Bipbi chuckled, his dragon-hawk head tilting. Wake it up, Kalo. Tell it to change.

He can’t right now. He’s hurt his head, I think.

Hrmph. The sound said everything Kalo needed to know. Bipbi had no patience with weakness.

He’ll get better soon.

Bipbi fluttered his wings, the sound restless. Hunt.

Go with Piasa, beloved. Piasa was another dragon, one who belonged with Kalo’s cousin Mik.

Home? Home soon? We go?

Yes. The elders of his People had been having visions. If Mik refused to go with him, he and Bipbi still had to defend their home.

Something was happening, something that shook the skies, the earth itself. Something was coming, the elders had told him. And we must prepare.

Bipbi bobbed and fluttered before leap-walking to the door and pushing out, soaring into the sky immediately. Kalo’s gaze followed, and he wanted to follow. He wanted out — out of this place, out of this desert and this odd house and the smells that were not pinyon and chiles.

He longed for his mountains and the sound of dragons hunting like hawks. These babies living here were… oh, they were joyful and resembled little jewels, but his people — their dragons were fierce.

Not bright little bubbles who wanted to pop.

“Bubble, bubble,” Dan murmured, still clearly out for the count.

He tilted his head, eyes flashing to Dan’s face. Did you hear me?

“Mmmm? Kalo.”

The bird within him fluttered and bowed, then fluttered again. This man might not know him, but raven knew coyote. Always.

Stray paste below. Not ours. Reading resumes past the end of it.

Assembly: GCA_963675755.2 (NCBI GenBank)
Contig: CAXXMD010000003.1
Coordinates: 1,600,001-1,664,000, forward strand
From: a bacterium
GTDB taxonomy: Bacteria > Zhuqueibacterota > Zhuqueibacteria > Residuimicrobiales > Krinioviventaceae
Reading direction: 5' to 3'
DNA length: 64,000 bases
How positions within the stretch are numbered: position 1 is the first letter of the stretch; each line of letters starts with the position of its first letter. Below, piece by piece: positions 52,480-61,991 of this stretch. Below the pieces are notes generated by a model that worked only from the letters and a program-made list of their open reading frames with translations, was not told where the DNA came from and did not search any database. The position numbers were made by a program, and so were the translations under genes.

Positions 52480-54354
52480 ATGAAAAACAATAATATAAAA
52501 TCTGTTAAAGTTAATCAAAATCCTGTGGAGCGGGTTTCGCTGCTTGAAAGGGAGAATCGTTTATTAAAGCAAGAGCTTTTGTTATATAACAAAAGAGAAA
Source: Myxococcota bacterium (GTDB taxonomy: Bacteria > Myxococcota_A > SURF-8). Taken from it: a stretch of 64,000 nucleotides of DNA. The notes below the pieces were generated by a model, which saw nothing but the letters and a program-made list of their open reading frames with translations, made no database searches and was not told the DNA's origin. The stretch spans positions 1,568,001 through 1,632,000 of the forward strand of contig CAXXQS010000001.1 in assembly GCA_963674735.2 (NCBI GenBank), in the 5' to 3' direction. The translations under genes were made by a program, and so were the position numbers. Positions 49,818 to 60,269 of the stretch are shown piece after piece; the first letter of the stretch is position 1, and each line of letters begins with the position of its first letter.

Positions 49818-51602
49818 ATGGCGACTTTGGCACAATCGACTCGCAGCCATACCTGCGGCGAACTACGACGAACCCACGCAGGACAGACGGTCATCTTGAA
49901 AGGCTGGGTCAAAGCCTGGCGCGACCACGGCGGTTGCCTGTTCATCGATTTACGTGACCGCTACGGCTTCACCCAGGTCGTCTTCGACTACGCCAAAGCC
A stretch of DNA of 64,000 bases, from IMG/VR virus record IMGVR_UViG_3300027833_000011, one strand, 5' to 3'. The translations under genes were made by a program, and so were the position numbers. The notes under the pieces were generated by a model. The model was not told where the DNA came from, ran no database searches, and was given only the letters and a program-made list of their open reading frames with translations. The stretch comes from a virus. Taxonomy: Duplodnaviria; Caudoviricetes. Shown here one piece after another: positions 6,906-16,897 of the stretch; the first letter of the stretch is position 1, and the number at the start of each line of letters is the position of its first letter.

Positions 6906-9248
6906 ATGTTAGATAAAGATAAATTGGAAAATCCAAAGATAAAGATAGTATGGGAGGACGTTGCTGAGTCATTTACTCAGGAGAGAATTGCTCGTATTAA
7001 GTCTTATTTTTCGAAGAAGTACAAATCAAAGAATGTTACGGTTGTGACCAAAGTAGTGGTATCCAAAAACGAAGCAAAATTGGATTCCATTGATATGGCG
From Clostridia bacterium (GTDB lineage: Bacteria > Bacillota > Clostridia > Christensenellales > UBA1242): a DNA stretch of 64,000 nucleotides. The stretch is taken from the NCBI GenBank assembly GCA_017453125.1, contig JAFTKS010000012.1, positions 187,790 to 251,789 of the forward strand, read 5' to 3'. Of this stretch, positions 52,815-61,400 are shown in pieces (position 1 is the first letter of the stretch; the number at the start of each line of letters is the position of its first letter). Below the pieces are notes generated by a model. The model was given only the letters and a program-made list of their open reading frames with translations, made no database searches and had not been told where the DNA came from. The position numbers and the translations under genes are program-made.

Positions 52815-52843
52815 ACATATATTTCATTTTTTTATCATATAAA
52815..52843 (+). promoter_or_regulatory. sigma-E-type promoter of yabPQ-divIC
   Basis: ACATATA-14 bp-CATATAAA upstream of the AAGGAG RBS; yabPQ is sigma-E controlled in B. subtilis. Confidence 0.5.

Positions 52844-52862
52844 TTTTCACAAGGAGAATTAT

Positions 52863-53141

A soft hum filled the air, and Dan curled against him, snuggling into his body, so close. The heat from that poor, battered body eased him right down on the pallet, and Kalo pressed alongside Dan.

Warm hands pushed against him, holding him, unselfconscious. No one had ever touched him this way. Oh, Kalo had done a lot of touching in his time, but no contact had ever soothed his soul and left him boneless and ready for dreams, for travels in the sky.

He heard a low, amused sound from Bipbi in his head. Lazy man.

Shut up, you worthless flyer, he teased.

Bipbi gave him the sensation of wind on his face, tempting him to come be a raven, to fly and wheel and call to Father Sky. Then Dan stroked his face, his chest, drawing him down.

Soon, Bipbi. He needs help healing.

You are smitten.

I am. You know you will like him once he can run with us while we fly.

“Shh. No running.” Dan patted his chest.

Kalo blinked again. “You can hear me.”

“Of course I can.” Like thinking otherwise was utterly ridiculous.

“I –” The People could occasionally hear their mates, but Dan was not of his tribe.

“Shh. Rest now. So sleepy.”

“Yes. Sleep.” Kalo knew his ancestors sang to him of home, but Dan was important, as well. He would rest and decide what to do.

That was a plan, right?

A good plan.